Rebels and slaves: reinterpreting the first Sicilian slave war
Morton, Peter Charles Francis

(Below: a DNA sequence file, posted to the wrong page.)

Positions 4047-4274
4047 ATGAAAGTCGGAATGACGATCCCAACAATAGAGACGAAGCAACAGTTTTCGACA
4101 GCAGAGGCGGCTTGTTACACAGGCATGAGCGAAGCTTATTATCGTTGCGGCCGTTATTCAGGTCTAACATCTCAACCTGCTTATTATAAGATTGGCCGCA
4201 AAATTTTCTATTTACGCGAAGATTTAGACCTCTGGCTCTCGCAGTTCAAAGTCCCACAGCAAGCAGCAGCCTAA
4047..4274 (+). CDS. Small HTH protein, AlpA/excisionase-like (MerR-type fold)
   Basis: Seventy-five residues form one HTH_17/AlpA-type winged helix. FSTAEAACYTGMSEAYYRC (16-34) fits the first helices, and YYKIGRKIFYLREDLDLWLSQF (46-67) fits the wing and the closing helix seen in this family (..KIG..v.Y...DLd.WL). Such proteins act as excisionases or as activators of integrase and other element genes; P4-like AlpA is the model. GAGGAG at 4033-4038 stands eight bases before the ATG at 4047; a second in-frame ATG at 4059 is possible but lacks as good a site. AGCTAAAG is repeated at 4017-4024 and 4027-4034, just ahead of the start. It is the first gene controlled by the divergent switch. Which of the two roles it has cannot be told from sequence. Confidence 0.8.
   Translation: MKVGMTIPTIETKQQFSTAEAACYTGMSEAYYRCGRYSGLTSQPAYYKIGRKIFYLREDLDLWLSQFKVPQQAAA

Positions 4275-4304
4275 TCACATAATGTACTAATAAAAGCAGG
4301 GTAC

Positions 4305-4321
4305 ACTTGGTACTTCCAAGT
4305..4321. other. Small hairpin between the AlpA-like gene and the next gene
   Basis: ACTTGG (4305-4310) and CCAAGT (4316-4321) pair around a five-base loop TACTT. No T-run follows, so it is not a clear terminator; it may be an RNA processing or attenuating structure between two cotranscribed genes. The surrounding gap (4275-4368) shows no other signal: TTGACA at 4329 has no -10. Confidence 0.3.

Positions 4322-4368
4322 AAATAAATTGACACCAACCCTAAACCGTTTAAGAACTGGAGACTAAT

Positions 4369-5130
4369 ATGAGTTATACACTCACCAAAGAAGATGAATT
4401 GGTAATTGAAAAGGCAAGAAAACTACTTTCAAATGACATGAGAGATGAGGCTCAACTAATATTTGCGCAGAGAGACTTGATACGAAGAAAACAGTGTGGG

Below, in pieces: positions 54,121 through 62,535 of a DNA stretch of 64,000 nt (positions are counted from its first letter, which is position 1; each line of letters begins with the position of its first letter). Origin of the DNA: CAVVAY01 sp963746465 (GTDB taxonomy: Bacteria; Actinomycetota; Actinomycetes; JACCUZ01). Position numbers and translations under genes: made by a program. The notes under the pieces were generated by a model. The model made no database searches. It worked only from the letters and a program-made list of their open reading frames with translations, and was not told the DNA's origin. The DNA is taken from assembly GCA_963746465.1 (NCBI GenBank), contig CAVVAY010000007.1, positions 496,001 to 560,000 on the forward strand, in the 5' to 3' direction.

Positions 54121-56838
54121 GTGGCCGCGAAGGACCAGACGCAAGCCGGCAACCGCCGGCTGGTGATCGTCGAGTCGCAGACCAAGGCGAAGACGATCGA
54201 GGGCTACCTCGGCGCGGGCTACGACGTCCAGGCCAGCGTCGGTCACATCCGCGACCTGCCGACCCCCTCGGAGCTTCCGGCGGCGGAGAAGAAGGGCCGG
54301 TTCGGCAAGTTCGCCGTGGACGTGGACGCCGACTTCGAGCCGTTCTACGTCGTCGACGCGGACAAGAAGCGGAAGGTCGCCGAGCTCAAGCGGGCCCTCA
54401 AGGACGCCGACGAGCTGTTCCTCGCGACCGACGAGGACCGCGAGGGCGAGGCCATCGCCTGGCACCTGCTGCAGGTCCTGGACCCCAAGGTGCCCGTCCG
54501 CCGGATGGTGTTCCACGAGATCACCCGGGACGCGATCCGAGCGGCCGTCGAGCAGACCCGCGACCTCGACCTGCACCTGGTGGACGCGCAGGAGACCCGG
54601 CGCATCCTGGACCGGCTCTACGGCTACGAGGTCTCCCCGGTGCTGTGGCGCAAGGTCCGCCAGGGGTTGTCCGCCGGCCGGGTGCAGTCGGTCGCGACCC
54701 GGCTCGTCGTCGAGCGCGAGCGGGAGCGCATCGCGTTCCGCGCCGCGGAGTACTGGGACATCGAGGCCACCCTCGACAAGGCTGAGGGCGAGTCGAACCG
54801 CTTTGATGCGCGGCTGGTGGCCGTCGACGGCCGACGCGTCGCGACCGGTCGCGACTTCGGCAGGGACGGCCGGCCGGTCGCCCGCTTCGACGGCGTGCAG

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This thesis seeks to rethink the history of the First Sicilian Slave War in the second century B.C. by reassessing the main literary source for the conflict, Diodorus Siculus, and introducing numismatic evidence for the conflict as a corrective to his testimony. Diodorus’ narrative of the First Sicilian Slave War is discussed, and found to be a composite of two different narratives, each of which stresses different aspects about the First Sicilian Slave War. It is suggested that Diodorus combined the two narratives together in order to create his own, and that this knowledge allows us to read between the lines of his history and understand the history that lies behind it better. A case study of Diodorus’ literary skills is presented, which discusses the ancient literary stereotypes and topoi that he used to describe the two leaders of the First Sicilian Slave War: Eunus/King Antiochus and Cleon. The conclusion reached is that Diodorus’ descriptions of Eunus and Cleon, of a charlatan magician and a bandit herdsman respectively, achieved literary aims, and were not historical descriptions and cannot be used as such. As a way around the difficulties presented by Diodorus, a detailed study of the coinage of Eunus/King Antiochus is provided in order to assess how he wanted himself to be seen. This concludes that the coinage of Eunus/King Antiochus does not support the evidence of Diodorus about the First Sicilian Slave War, and that another understanding of the conflict must be considered: that it was not a slave rebellion, but a rebellion against Roman rule on Sicily.